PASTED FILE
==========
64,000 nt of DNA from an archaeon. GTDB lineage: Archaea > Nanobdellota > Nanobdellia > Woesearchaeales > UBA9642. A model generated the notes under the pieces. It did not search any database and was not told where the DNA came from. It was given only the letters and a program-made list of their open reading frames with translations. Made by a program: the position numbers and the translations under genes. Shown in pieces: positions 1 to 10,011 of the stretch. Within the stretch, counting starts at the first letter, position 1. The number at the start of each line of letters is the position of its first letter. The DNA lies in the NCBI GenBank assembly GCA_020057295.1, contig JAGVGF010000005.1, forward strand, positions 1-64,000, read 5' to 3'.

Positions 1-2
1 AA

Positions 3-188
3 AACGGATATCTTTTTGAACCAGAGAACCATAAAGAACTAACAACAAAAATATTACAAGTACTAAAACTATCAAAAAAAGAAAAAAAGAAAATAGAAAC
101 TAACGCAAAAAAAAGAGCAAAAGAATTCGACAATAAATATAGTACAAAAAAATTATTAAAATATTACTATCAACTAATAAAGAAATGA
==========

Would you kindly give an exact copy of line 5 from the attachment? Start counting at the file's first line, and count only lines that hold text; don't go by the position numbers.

3 AACGGATATCTTTTTGAACCAGAGAACCATAAAGAACTAACAACAAAAATATTACAAGTACTAAAACTATCAAAAAAAGAAAAAAAGAAAATAGAAAC